These comments are the writer’s own and do not necessarily reflect the current opinions and policies of the Real Estate Institute of Western Australia.
The City of Fremantle made the news recently with their proposal to charge recalcitrant commercial property owners additional rates for failing to secure tenants for their premises. The policy is designed to punish owners of commercial properties within the city centre for failing to attract a (usually retail) tenancy for their empty shop.
Apparently, the owners of these empty shops are either greedy, apathetic or both, too stubborn to deal reasonably with offers from keen retailers falling over themselves to take occupancy of these vacant spaces.
Our Mayor, Brad Pettit labelled the idea part of a “carrot and stick” approach to reactivating the ailing retail centre of Fremantle. He defended it reminding us that the policy was initially passed several years ago only to be quashed by a technically within the Local Government Act by the previous state government. Clearly, the City remain committed to the idea.
Frankly, the idea that some owners of commercial shops in Fremantle are somehow deliberately leaving their shops empty suggests many of our Councillors are completely out of touch with the economic reality of their own environment.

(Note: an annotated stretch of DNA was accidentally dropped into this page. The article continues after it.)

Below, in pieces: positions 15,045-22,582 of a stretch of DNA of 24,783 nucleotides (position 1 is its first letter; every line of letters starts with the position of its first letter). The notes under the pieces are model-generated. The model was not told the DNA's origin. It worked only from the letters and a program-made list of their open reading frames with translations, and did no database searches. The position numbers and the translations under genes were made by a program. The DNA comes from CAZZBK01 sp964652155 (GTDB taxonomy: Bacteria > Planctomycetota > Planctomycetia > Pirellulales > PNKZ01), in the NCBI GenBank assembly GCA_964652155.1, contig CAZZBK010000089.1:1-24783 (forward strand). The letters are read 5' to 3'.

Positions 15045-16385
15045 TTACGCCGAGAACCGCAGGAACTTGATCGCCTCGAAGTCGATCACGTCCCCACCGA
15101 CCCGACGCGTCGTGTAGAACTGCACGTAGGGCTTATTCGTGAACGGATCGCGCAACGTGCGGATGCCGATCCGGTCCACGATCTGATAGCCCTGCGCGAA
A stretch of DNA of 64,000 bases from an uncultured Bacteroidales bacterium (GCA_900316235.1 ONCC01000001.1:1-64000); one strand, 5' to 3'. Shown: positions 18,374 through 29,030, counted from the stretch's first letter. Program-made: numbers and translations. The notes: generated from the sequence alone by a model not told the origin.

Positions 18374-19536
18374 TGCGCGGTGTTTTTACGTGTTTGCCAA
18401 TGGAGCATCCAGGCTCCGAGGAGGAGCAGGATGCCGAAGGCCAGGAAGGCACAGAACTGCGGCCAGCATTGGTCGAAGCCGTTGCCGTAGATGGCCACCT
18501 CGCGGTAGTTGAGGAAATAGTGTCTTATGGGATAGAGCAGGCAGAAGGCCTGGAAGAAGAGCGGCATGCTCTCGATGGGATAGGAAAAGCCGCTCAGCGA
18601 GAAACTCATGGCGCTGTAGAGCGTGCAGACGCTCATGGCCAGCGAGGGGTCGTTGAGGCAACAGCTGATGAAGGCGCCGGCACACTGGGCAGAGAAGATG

Property owners, large or small, always want a tenant.
The idea that landlords get some sort of tax break if they leave a shop empty is ridiculous. In the property investment environment, you can’t claim losses against income if you don’t have any income.
My associates servicing commercial property owners in Fremantle tell me they’re lucky to get a single enquiry about leasing a shop space in some parts of Fremantle in an entire year. The fact is these landlords already pay high rates, the entire state economy is struggling in this post-mining construction boom period and increasing rates as a punitive measure will simply make things worse. Why would an investor buy here or develop more retail space if our council will charge a penalty should you fail to secure a tenant? The risk is simply too great. As Bill Clinton once famously said, “It’s the economy stupid.”
I think our Council will find every landlord wants a tenant, they just can’t find any and I would have thought it was the city’s job to improve the economic prosperity of Fremantle, not individual property owners seeking a return on their investment.
by Hayden Groves
REIA Deputy President